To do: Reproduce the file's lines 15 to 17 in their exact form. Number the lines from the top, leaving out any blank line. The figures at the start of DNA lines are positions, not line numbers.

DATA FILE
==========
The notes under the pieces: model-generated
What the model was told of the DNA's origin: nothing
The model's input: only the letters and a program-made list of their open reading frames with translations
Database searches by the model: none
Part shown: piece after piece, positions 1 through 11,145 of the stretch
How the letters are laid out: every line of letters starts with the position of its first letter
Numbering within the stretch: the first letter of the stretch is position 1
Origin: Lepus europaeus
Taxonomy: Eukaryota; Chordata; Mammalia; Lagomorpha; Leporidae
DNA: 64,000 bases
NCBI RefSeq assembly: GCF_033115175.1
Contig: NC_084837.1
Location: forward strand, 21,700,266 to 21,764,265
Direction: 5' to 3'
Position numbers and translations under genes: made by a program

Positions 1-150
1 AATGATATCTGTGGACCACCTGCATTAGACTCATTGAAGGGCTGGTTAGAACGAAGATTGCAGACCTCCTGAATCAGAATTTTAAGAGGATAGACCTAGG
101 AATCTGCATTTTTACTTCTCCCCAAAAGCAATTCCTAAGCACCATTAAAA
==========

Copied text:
Position numbers and translations under genes: made by a program

Positions 1-150
1 AATGATATCTGTGGACCACCTGCATTAGACTCATTGAAGGGCTGGTTAGAACGAAGATTGCAGACCTCCTGAATCAGAATTTTAAGAGGATAGACCTAGG